Around 37.8% of its revenue comes from a mandatory Television Licence Fee, while 47.6% of the revenue comes from commercial advertisement sales. For national or governmental programs such as International Radio service (KBS World Radio) and the Radio service for physically handicapped people, KBS receives public funds from the South Korean government.
Terrestrial television 
- KBS 1TV - Airs news, current affairs, education, sports, and culture. It launched in 1961 as HLKA-TV. It is known in English as KBS One. KBS 1TV solely runs on license fee and does not show any commercials. It is on national terrestrial digital channel 9. It is similar to BBC One and Nederland 1. KBS 1TV is also showing public information films made by KBS and entertainment programming, but the rest are on KBS 2TV.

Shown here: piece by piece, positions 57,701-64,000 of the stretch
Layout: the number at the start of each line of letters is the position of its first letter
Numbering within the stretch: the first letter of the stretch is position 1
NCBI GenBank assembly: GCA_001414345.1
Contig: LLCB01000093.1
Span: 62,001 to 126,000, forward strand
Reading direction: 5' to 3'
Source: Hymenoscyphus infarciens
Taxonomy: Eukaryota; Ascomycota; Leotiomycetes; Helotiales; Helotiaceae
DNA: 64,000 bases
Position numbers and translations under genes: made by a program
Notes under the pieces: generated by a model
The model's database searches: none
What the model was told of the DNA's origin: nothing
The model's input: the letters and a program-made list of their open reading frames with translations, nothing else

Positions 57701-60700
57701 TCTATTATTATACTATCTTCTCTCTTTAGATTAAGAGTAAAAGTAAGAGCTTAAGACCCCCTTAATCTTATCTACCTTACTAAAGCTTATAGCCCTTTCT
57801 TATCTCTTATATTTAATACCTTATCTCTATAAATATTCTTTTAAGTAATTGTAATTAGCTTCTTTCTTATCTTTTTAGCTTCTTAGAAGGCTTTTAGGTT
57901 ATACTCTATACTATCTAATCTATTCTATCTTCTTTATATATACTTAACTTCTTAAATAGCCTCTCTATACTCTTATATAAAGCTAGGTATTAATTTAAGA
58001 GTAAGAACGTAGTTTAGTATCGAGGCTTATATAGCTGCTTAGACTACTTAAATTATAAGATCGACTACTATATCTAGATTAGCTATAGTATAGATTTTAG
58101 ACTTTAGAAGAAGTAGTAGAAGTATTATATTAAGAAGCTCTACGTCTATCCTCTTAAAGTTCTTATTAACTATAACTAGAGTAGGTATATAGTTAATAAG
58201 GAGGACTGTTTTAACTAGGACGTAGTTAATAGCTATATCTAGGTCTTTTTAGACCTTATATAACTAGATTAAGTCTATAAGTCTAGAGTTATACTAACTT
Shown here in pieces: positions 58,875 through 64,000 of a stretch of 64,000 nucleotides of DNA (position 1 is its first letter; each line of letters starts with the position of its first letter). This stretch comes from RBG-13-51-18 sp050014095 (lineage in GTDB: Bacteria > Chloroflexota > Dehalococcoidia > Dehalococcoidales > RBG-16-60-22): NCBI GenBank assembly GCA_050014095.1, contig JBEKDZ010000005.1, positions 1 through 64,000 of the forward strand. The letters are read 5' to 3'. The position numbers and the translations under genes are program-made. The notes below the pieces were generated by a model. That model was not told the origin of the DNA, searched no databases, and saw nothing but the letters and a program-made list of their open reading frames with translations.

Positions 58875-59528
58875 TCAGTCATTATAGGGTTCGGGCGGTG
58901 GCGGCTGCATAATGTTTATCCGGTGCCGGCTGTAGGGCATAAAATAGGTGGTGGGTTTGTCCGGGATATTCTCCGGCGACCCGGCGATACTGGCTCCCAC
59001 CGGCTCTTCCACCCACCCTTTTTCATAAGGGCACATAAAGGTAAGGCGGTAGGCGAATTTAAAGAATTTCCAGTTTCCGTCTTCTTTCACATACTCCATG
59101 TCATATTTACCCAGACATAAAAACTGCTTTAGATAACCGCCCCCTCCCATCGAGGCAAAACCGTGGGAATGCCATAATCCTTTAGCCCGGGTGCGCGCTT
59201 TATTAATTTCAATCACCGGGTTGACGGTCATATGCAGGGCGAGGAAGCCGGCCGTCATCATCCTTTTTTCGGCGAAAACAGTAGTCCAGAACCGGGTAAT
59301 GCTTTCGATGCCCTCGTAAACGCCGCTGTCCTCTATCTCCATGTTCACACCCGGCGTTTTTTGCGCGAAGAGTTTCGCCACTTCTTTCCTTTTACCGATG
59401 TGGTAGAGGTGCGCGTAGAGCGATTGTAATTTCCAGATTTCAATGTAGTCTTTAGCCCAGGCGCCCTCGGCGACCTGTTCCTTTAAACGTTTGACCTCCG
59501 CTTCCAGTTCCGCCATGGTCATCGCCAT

- KBS 2TV - Airs entertainment and drama only. It launched in 1980 as a replacement for the defunct Tongyang Broadcasting Corporation, not to be mistaken as TBC-TV (an SBS affiliate in Daegu, South Korea), which merged with KBS. It is known as KBS Two in English. It is on national terrestrial digital channel 7. It is similar to BBC Two and Nederland 2.
KBS 1TV and KBS 2TV phased out analogue services on December 31, 2012 as part of the switchover to digital television.
Cable and Satellite television (KBS N) 
- KBS Prime - culture and drama. Launched in 1995 as KBS satellite 2, renamed as KBS Korea in 2002.
- KBS Drama - formerly KBS Sky Drama. Launched in 2002.
- KBS N Sports - formerly KBS Sports/KBS Sky Sports. Also launched in 2002.
- KBS Joy - comedy and quiz show. Launched in 2006.